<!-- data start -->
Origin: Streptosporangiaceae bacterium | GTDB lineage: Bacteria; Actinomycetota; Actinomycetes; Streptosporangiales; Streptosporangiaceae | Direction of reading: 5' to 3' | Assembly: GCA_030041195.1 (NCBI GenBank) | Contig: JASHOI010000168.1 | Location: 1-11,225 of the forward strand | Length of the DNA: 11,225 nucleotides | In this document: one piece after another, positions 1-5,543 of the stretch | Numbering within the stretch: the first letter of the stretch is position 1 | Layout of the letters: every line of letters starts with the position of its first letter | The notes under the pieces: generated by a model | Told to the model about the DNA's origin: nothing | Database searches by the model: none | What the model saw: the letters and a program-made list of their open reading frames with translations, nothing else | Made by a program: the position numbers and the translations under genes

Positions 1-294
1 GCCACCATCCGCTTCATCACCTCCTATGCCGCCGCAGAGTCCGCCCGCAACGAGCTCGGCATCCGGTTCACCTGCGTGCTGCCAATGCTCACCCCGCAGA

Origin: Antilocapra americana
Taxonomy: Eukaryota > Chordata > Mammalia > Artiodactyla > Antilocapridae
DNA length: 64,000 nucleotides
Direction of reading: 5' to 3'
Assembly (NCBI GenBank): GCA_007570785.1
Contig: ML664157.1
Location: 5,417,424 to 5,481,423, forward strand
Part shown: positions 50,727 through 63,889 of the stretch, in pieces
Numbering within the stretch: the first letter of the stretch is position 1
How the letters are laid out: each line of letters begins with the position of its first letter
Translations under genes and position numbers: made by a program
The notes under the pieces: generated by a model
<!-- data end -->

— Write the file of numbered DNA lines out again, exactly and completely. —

Origin: Streptosporangiaceae bacterium | GTDB lineage: Bacteria; Actinomycetota; Actinomycetes; Streptosporangiales; Streptosporangiaceae | Direction of reading: 5' to 3' | Assembly: GCA_030041195.1 (NCBI GenBank) | Contig: JASHOI010000168.1 | Location: 1-11,225 of the forward strand | Length of the DNA: 11,225 nucleotides | In this document: one piece after another, positions 1-5,543 of the stretch | Numbering within the stretch: the first letter of the stretch is position 1 | Layout of the letters: every line of letters starts with the position of its first letter | The notes under the pieces: generated by a model | Told to the model about the DNA's origin: nothing | Database searches by the model: none | What the model saw: the letters and a program-made list of their open reading frames with translations, nothing else | Made by a program: the position numbers and the translations under genes

Positions 1-294
1 GCCACCATCCGCTTCATCACCTCCTATGCCGCCGCAGAGTCCGCCCGCAACGAGCTCGGCATCCGGTTCACCTGCGTGCTGCCAATGCTCACCCCGCAGA

Origin: Antilocapra americana
Taxonomy: Eukaryota > Chordata > Mammalia > Artiodactyla > Antilocapridae
DNA length: 64,000 nucleotides
Direction of reading: 5' to 3'
Assembly (NCBI GenBank): GCA_007570785.1
Contig: ML664157.1
Location: 5,417,424 to 5,481,423, forward strand
Part shown: positions 50,727 through 63,889 of the stretch, in pieces
Numbering within the stretch: the first letter of the stretch is position 1
How the letters are laid out: each line of letters begins with the position of its first letter
Translations under genes and position numbers: made by a program
The notes under the pieces: generated by a model